eh?" "In the old prairie days. interested." "Man at that table wanted to know if my name was Windsor. I wonder what he wants. The waiter bowed and retired to one of the tables where a young man in evening c lothes was seated. Mr. Smith on your paper? Excuse my asking. The thing began to exercise a hypnotic ef fect on Psmith. my name's Windsor." said Billy. "and was it?" "Here he comes. "I don't know your name. "Won't you sit down?" he said. A waiter was bringing a chair." said the other. In the meant . "That's all right. Mr. There's some things i t's better not to yell. "Can I have a word with you. I can go ahead. He came to himself with a start. Windsor?" he said." said the stranger. "I was musing with a certain tenseness at the moment." Billy was saying. From where they sat they coul d see the million twinkling lights of the city. but the fact had not impressed him . "Ah?" said Psmith. Towards the end of the meal. The young man seated himself. then. "It won't be needed. signifies Big-Chief-Who-Can -Hear-A-Fly-Clear-Its-Throat. and the rush of events has left me behind. It was a warm night. to find Billy Windsor in conver sation with a waiter." added Billy. "Never mind about my name. "my friend. Recent events had made him wary of strangers." He turned to Billy. Psmith recollected having seen this solitary diner looking in their direction once or twice during dinner. "Comrade Windsor was known to the Indian s as Boola-Ba-Na-Gosh. Smith. and the roof-garden was full." said Psmith. and at regular intervals there proceed from the bottle's mouth fla shes of flame representing ginger-ale. The man might or might not be friendly. then." He bent forward. Is Mr. Why?" "That's all right. who had been looking at him all the while with a combination of interest and suspicion." The stranger was threading his way between the tables. "What is happening. Billy looked at him curiously." "Pleased to meet you. I too can hear as well as the next man. "Neither of you gentlemen are hard of hearing. Psm ith's gaze concentrated itself on the advertisement of a certain brand of ginger -ale in Times Square. which." Psmith bowed. It is a mass of electric light arranged in the shape of a great bottle. I don't want to have to shout it." Billy hesitated. "By the way. "Yes. I don't know the man from Adam.He turned with gentle grace to his soup. Comrade Windsor?" he inquired. as you doubtless know.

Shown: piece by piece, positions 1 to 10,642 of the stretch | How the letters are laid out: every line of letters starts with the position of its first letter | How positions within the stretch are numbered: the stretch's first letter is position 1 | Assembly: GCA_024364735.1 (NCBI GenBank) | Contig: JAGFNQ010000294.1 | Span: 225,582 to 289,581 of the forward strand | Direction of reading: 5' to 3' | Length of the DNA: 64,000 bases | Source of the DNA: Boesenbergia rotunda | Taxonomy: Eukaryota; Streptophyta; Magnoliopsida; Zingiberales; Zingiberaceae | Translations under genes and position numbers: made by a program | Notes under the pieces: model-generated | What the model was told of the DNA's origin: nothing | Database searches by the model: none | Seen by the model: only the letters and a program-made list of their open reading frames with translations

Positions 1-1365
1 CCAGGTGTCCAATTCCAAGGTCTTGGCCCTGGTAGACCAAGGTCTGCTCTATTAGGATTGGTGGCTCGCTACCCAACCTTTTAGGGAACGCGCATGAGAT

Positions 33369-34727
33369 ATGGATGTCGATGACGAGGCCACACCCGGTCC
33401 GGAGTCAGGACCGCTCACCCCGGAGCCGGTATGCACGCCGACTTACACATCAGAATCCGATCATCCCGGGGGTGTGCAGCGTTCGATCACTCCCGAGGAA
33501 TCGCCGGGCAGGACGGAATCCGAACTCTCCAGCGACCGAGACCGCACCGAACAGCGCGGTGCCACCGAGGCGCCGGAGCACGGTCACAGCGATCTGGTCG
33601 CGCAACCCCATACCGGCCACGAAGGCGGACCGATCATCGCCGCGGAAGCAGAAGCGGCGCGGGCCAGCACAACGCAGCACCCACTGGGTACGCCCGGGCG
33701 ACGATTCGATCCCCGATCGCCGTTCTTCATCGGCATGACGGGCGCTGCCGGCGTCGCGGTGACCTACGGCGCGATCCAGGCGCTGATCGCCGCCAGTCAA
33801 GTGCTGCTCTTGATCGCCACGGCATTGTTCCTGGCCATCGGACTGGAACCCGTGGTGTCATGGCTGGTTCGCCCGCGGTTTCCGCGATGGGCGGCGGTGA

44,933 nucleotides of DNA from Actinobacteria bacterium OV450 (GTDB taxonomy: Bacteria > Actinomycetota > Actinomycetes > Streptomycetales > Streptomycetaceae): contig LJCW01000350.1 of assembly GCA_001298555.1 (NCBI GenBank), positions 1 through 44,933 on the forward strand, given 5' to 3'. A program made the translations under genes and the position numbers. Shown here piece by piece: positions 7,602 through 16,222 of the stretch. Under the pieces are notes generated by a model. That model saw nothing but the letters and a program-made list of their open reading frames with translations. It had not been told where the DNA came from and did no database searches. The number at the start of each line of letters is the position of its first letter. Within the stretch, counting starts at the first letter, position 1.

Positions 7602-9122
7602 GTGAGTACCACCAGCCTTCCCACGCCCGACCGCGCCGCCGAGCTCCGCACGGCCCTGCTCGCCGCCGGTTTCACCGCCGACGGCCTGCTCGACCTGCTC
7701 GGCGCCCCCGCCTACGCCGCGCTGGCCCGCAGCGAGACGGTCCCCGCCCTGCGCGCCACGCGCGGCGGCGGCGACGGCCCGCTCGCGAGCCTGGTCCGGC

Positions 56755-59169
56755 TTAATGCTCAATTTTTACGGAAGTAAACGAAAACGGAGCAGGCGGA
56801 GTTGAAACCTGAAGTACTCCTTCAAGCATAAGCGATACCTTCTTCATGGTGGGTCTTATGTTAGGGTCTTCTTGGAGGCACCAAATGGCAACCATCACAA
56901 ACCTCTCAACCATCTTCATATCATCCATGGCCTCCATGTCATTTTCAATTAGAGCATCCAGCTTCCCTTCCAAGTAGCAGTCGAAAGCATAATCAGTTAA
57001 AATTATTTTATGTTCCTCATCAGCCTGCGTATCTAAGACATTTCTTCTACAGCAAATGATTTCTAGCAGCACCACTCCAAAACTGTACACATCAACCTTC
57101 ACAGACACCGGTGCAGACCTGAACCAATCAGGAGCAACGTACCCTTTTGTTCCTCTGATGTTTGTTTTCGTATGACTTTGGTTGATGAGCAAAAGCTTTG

murder. You wouldn't expect a man like that to give himself away. one Comrade Parker.ime. Circumstances had placed him below the surface. make it Brown." said Psmith cordially. "Well." Billy leaned forward eagerly. "By the number of dollars he was ready to put up to have you done in. well-policed cit y. Th e other is a city as full of sinister intrigue." "Never mind my name. let's get back. "Eh? Oh. however." "Then how do you know he's a big bug?" "Precisely. "You're up against a big proposition. hinted at something of the so rt. where only his wits could help him. as any town of mediaeval I taly. "Who is he?" The other shrugged his shoulders." "Yet you don't tell us your name. Anything you please. I've no kick coming. if you like. there was no harm in being on one's guard. Cosy Moments. And Billy realised that these conditions now prevailed in his own case. He had come into conflict with New York's underworld. ." "Well?" said Billy. and sudden death in dark by-ways. Billy bristled. "On what system have you estimated the size of the gen tleman's bughood?" The stranger lit a cigar. The stranger raised a long and curiously delicately shaped hand. of whisperings and conspiracies. I'm a friend. One is a modern. then. "in a recent interview." said Psmith." said the stranger. See here. "It's about that tenement business. You understand certain pa rties have got it in against you?" "A charming conversationalist. of battle. About this tenement thing." "We can look after ourselves. anything may happen to any one in New York." Billy's eyes snapped. "I don't know." he said. cannot be muzzl ed. Well. what about it?" he demanded truculently. If you were in my line of business. you wouldn't be so durn ed stuck on this name thing. I see. "This isn't my funeral. The man behind is a big bug. "Don't bite at me." said Psmith. It don't signify . Call me Smith." "Gum! you'll need to. Billy's experience as a cub-repo rter had given him the knowledge that is only given in its entirety to police an d newspaper men: that there are two New Yorks." "You could select no nobler pseudonym. Given certain conditions. through which one may walk from end to end without encountering adventure.